by Kevin Mack, PAWS Wildlife Naturalist
PAWS Wildlife Veterinarian Dr. John Huckabee examined this year's Merlin shortly after she was admitted.
Last summer, a pair of
Merlins caused a stir in a North Seattle neighborhood when they took up
residence in an abandoned crow nest. It was the first documented
instance of these small falcons nesting within the Seattle city limits.
Neigbhors closely watched the birds for most of the breeding season,
and when one of their five chicks fell from the nest, he was
immediately scooped up and brought to the PAWS Wildlife Center.
Fortunately, the young Merlin was uninjured, but there was no practical
way to return him to the nest which was about 80 feet up in a cedar
After consulting with local falcon
experts, we decided to reunite the fallen Merlin with his family when
his siblings began to fledge from the nest. After about 10 days, the
young at the nest site began to take short flights. It wasn't long
before the parent birds were delivering food to their hungry brood in
trees throughout the neighborhood. As planned, we reintroduced the
young Merlin that had fallen from the nest at this time. He was placed
on the roof of a garage near a tree that his siblings had been
frequenting. Everything went well and the bird was reintegrated into
his family and under the care of his parents within a few days after
Fortunately, the Merlin was injury free.
This summer the same pair of adult
Merlins nested again in North Seattle, not far from the 2008 nest site.
They once again hatched five chicks, and were under regular
surveillance by nest watchers and interested neighbors. When one of the
chicks made her first attempts at flight in late June, she crashed into
a cedar tree and plummeted to the ground. Fearing that she might have
been injured, concerned citizens quickly gathered the bird up and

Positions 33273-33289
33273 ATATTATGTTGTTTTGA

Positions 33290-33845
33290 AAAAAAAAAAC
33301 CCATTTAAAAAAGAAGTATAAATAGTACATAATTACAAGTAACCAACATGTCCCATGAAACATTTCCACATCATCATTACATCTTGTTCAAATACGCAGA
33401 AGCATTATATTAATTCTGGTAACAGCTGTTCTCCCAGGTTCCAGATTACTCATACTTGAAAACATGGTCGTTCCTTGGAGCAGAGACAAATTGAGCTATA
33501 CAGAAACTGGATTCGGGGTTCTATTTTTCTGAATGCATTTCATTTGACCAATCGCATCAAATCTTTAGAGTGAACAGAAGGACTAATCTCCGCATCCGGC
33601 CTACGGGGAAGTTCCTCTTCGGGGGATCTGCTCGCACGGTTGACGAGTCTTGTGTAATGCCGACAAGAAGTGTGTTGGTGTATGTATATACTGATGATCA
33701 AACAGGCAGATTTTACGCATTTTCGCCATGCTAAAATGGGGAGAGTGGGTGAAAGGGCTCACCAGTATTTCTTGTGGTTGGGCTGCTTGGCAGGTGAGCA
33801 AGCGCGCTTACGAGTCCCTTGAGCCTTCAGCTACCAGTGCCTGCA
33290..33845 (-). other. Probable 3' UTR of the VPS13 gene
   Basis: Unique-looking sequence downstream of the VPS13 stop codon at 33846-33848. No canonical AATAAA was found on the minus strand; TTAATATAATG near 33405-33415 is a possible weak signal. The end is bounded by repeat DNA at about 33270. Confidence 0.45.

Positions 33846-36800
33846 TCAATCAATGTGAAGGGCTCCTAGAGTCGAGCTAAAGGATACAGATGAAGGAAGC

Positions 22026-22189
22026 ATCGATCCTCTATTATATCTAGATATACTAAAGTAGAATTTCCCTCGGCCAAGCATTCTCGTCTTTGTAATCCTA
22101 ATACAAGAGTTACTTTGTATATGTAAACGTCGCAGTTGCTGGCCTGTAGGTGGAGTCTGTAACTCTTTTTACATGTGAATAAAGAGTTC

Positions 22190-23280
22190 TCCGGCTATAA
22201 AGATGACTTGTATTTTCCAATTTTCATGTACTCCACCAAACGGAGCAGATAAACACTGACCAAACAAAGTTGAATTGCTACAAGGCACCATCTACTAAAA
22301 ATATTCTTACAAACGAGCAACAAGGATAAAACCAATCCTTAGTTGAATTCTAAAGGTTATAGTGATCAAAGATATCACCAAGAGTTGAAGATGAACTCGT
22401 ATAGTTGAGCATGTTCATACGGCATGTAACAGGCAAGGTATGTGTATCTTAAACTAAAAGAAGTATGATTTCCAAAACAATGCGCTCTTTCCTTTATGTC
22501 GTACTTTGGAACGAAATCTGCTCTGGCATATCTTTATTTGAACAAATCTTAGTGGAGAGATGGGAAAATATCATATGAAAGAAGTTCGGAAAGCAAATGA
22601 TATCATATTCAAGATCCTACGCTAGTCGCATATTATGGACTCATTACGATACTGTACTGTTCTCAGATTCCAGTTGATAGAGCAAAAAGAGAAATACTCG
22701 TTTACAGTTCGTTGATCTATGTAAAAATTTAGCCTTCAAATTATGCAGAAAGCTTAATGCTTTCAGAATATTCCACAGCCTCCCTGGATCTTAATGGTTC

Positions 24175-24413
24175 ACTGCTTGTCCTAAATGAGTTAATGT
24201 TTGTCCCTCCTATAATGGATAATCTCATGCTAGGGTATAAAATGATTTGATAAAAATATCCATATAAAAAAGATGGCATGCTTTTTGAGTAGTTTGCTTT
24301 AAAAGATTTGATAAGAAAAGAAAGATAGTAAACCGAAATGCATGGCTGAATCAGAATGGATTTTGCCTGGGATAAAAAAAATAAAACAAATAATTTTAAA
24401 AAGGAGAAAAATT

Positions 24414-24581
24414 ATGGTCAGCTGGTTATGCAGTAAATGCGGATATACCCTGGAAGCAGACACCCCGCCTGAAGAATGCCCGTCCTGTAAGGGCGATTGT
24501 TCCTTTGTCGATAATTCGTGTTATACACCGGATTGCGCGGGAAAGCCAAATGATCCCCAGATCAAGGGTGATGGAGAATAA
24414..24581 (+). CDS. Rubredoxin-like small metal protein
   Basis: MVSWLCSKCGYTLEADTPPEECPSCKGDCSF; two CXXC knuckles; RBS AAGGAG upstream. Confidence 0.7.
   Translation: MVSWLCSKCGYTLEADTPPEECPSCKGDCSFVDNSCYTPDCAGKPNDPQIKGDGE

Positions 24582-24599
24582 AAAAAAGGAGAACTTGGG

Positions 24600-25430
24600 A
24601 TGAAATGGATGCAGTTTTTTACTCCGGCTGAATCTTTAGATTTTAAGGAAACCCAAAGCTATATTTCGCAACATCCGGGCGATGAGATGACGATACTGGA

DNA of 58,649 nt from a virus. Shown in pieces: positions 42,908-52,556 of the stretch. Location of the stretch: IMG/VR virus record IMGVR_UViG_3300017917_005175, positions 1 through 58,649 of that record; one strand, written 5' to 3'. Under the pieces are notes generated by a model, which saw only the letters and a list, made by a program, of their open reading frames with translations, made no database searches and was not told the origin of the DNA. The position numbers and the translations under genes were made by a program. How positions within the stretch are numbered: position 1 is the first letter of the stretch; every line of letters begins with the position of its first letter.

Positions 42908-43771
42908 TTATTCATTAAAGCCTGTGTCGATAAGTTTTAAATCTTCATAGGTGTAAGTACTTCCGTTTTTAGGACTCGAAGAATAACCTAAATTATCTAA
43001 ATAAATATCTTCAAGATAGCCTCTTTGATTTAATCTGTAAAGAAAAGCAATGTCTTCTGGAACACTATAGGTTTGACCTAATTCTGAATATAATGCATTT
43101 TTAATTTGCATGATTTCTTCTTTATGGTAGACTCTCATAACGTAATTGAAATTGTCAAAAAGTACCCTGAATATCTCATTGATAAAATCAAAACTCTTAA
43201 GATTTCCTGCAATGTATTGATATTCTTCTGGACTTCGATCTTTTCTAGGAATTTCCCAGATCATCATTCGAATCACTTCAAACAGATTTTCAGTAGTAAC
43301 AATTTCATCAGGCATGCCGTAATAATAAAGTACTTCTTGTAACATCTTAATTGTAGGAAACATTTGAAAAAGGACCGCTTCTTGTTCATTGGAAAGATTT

brought her to PAWS.
On admission, the Merlin was a little
shaken up but she had no apparent injuries. The decision was made to
follow the same plan that was used in 2008 to reunite the bird with her
family. I kept in close contact with Barbara Deihl who was monitoring
the nest site daily. Two days after the fledgling Merlin was admitted,
Barbara reported that the other four youngsters had flown from the nest
and their parents were now delivering prey to them all around the
On the morning of July 3, I placed the
Merlin in a transport carrier and drove her back to North Seattle. A
small group of neighbors had gathered to witness the bird's return, and
a raptor researcher named Jack Bettesworth joined me at the release
site to federally band the Merlin. I placed a hood on the Merlin during
the banding process to help lower her stress level. She stayed
relatively calm as Jack secured the numbered aluminum band on her left
leg. Once the banding was complete, it was time to return the little
raptor to her family.
The young Merlin was placed on the roof of a garage at her release.
The young Merlin remained in vocal contact with her family as she worked her way higher up into the trees.
Prior to my arrival, Barbara had
identified a fir tree in which the Merlin's siblings and parents had
been spending a lot of time. In a repeat of the events of 2008, I
removed the bird's hood and placed her on the roof of a garage next to
the tree. She was a little bit disoriented at first, but after getting
her bearings she walked up to the peak of the roof and began to
vocalize. One of the Merlin's siblings vocalized in return from the
nearby tree. As the two birds chattered back and forth, a vocalizing
adult flew in from the south and landed in the same tree as the
reintroduced Merlin's sibling. The youngster on the roof of the garage
began to run back and forth excitedly, periodically opening her wings
and preparing to launch, but obviously unsure whether or not she could
cover the distance to the tree.
Eventually the Merlin did get up the
courage to fly from the roof. She landed about 15 feet up in a
deciduous tree. She then made a series of shorter flights, working her
way ever-higher. Before long, she was in the same tree as her family,
and within about an hour of being released a meal had been delivered to
her by one of her parents. She was last spotted (and positively
identified) on July 18. She had lost the remainder of her down and
appeared to be a healthy and strong young Merlin.
PAWSwalk 2009 is Coming!
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